Tag Archives: testing

Why Ohio can’t reduce student testing load

Michael Petrilli said:

Last year, [Ohio] State Superintendent Dick Ross published a report on the testing load in the state’s schools that showed strikingly similar results as the new Council for Great City Schools study. It found that about one-quarter of the testing in the Buckeye State was linked solely to the need for data for teacher evaluations in subjects other than math and reading. To his credit, Ross proposed that districts simply dump those tests. He made a choice, in other words.

Regrettably, the Ohio General Assembly did not go along with his recommendation – but for an understandable reason. Because of Ohio’s federal waiver, Buckeye State districts couldn’t just move to evaluations based on teacher observations and the like. If they had gotten rid of excess tests, they would have had to use reading and math scores to evaluate all teachers – gym teachers, art teachers, the whole crew. This is quite obviously inane, and it demands a change in federal policy.

The Obama administration is trying to have it both ways. It wants fewer tests but isn’t willing to give up on test-based teacher evaluations. Meaning that, alas, it has failed this test.

via http://educationnext.org/if-the-obama-administration-wants-fewer-tests-it-will-have-to-give-up-on-test-based-teacher-evaluations

Michael Bloomberg on testing

Michael Bloomberg

Here are some quotes from Michael Bloomberg about testing students, with my annotations in italics…

  1. “Many companies (including mine) use tests in hiring.” Really? The hiring ’tests’ for your financial software, data, and media company are multiple choice tests of factual recall and procedural regurgitation?
  2. “Students will face tests throughout their life. They must learn to cope with the emotional stress that comes with the experience.” Just curious: Do your workers cry, get stomach aches, or wet themselves when they face emotional stress in your workplace? (like some of our elementary students do at testing time) If so, must be a fun place to work!
  3. “Test-taking is no one’s idea of fun, but it is part of life.” Quick. Name other areas outside of school and college admissions where taking multiple choice exams and writing short, formulaic essays that are graded in 1-2 minutes are a regular part of life.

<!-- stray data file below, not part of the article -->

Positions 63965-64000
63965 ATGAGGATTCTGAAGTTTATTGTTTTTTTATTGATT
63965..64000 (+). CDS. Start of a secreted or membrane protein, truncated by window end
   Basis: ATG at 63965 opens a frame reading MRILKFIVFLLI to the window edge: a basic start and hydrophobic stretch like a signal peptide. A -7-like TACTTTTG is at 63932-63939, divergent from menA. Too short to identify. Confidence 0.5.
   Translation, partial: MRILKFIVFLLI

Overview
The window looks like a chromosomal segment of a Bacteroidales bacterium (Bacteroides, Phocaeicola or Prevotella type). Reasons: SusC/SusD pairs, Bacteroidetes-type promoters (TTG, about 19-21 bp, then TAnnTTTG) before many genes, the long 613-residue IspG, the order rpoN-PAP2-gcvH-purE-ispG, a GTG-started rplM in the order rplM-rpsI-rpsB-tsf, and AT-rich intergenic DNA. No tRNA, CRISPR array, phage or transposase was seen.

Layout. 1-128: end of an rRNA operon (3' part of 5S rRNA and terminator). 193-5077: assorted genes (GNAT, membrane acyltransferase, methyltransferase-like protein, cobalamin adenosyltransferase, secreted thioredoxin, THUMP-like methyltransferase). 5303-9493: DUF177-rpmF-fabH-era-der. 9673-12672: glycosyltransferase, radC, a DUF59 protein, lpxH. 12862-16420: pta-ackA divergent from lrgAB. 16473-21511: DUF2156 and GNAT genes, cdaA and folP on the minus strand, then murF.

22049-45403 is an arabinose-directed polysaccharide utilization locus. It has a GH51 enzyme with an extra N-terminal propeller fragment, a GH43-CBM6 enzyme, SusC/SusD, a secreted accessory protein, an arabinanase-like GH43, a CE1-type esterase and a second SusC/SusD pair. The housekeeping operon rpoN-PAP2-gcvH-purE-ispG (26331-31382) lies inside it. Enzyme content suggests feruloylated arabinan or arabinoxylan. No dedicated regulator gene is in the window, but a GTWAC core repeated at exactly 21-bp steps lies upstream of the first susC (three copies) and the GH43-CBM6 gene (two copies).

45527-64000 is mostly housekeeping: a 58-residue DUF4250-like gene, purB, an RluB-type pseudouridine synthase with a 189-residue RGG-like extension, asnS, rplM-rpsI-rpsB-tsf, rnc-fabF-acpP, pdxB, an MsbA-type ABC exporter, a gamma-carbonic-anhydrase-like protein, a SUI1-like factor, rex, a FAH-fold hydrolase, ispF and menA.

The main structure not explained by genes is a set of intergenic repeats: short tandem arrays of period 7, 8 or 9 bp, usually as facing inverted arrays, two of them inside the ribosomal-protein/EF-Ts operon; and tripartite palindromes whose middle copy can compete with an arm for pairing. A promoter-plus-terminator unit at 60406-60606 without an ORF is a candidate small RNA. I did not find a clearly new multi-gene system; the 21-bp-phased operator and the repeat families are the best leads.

4. “In the ultracompetitive global economy, the U.S. is facing a terrible mismatch between high-skill jobs and our labor pool.” How, exactly, do standardized tests of low-level knowledge lead to high-skill jobs? How, exactly, does an emphasis on low-level thinking work foster higher-level thinkers? What’s your theory of action?
  5. “The biggest threat to American might is not any one country or terrorist group. It is our collective unwillingness to confront mediocrity in our schools.” Many of us ARE confronting mediocrity in our schools. We are confronting the mediocrity of our continued emphasis on assessments of low-level thinking work instead of assessments of critical thinking, creative problem solving, effective communication and collaboration, and other higher-level skills.
Your thoughts?

Image credit: Wikimedia

The exam sham

Harvard

Mike Crowley said:

Teachers are being judged and schools rated based on test and exam results. How many kids are getting into Yale and Oxford, Harvard and Cambridge, we are perpetually asked. I have yet to be asked, how many of your students go to the college that is right for them? … how many are pursuing their passions? … how many are leading happy, fulfilling lives and believe that the curriculum was relevant to their daily, real-world challenges? No, we rarely ask the right questions.

via http://crowleym.com/2015/06/21/the-exam-sham-onwards-we-blindly-go

Image credit: Harvard, Anne Helmond

Test prep works

Bubble test

Sarah Blaine said:

ten years into private practice, I don’t draw on my two months of intensive bar test prep to advise my clients or manage my work. I don’t rely on essay formulas to craft my briefs, and of course I have never encountered an MBE-style multiple choice question. But the thing is… PMBR and BAR/BRI worked. Test prep works. Test prep taught me to immerse myself in the logic of the test-makers, and how to effectively game the system to achieve my goal: a passing score.

The fact that test prep works is what scares me as a public school parent, because as a parent I know that my child’s standardized test scores tell me virtually nothing about whether she’s actually mastered the academic skills she needs for a successful future.

My two months of bar test prep taught me that mass-produced bar prep can successfully raise scores: my MBE score skyrocketed when I left my inquisitiveness, curiosity, and thoughtfulness at the door, and instead immersed myself completely in the test-makers’ logic. I was willing to engage in two months of intensive test-prep because the stakes were so high: I could have lost my new job for failing the bar. Test prep was a means to an end, and it was an end I wanted (passing the bar so I could begin my career as a litigator at a large law firm), so I was willing to spend (my firm’s) money and my time on the commercial test prep courses. Thankfully, though, our (generally tenured) law school professors focused on preparing us for the practice of law, and not on preparing us for a soon-to-be-forgotten standardized test.